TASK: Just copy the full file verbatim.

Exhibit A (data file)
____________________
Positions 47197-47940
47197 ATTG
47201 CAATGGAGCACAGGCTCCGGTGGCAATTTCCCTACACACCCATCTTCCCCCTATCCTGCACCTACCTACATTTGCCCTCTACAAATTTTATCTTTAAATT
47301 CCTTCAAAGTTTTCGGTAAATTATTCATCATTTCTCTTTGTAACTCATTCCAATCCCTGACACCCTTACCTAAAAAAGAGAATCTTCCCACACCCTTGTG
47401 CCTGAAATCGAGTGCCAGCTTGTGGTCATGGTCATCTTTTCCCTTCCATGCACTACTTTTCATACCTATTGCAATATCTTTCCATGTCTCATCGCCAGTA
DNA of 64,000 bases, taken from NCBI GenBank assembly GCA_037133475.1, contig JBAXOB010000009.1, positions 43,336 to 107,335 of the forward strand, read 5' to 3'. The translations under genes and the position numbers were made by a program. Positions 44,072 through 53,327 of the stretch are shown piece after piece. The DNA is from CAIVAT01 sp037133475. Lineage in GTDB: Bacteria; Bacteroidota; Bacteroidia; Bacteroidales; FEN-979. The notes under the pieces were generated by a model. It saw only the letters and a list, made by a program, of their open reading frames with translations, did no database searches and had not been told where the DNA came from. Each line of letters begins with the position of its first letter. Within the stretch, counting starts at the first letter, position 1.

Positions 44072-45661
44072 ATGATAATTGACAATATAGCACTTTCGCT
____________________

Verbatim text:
Positions 47197-47940
47197 ATTG
47201 CAATGGAGCACAGGCTCCGGTGGCAATTTCCCTACACACCCATCTTCCCCCTATCCTGCACCTACCTACATTTGCCCTCTACAAATTTTATCTTTAAATT
47301 CCTTCAAAGTTTTCGGTAAATTATTCATCATTTCTCTTTGTAACTCATTCCAATCCCTGACACCCTTACCTAAAAAAGAGAATCTTCCCACACCCTTGTG
47401 CCTGAAATCGAGTGCCAGCTTGTGGTCATGGTCATCTTTTCCCTTCCATGCACTACTTTTCATACCTATTGCAATATCTTTCCATGTCTCATCGCCAGTA
DNA of 64,000 bases, taken from NCBI GenBank assembly GCA_037133475.1, contig JBAXOB010000009.1, positions 43,336 to 107,335 of the forward strand, read 5' to 3'. The translations under genes and the position numbers were made by a program. Positions 44,072 through 53,327 of the stretch are shown piece after piece. The DNA is from CAIVAT01 sp037133475. Lineage in GTDB: Bacteria; Bacteroidota; Bacteroidia; Bacteroidales; FEN-979. The notes under the pieces were generated by a model. It saw only the letters and a list, made by a program, of their open reading frames with translations, did no database searches and had not been told where the DNA came from. Each line of letters begins with the position of its first letter. Within the stretch, counting starts at the first letter, position 1.

Positions 44072-45661
44072 ATGATAATTGACAATATAGCACTTTCGCT